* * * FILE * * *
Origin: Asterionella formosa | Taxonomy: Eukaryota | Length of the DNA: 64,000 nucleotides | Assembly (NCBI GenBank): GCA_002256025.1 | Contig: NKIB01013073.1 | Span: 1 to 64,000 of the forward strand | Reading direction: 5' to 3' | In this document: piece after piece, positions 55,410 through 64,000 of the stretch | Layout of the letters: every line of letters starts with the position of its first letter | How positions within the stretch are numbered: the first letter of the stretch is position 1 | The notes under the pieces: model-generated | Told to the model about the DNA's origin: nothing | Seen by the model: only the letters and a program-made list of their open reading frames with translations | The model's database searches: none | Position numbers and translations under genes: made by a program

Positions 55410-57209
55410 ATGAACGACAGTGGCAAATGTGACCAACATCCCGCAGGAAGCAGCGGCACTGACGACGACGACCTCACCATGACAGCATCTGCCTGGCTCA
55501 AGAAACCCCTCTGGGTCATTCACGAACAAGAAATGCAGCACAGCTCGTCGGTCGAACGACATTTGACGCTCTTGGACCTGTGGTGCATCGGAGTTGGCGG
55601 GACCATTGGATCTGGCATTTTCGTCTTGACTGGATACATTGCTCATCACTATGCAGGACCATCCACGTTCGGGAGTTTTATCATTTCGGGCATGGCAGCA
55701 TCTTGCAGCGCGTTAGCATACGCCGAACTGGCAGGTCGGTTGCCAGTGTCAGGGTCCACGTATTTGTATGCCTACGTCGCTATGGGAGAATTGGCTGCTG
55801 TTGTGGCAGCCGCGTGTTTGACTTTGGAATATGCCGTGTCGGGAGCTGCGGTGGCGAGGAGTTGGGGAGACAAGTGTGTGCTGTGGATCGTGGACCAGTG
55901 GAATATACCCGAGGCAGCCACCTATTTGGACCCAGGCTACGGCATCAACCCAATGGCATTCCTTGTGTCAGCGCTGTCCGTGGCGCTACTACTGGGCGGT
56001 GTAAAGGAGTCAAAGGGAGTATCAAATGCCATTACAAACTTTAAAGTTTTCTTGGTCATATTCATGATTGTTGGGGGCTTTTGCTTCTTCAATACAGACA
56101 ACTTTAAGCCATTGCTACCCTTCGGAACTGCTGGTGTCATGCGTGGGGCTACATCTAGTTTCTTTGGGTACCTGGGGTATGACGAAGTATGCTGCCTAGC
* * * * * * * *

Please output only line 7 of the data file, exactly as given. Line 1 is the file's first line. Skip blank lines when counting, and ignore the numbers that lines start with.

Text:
55801 TTGTGGCAGCCGCGTGTTTGACTTTGGAATATGCCGTGTCGGGAGCTGCGGTGGCGAGGAGTTGGGGAGACAAGTGTGTGCTGTGGATCGTGGACCAGTG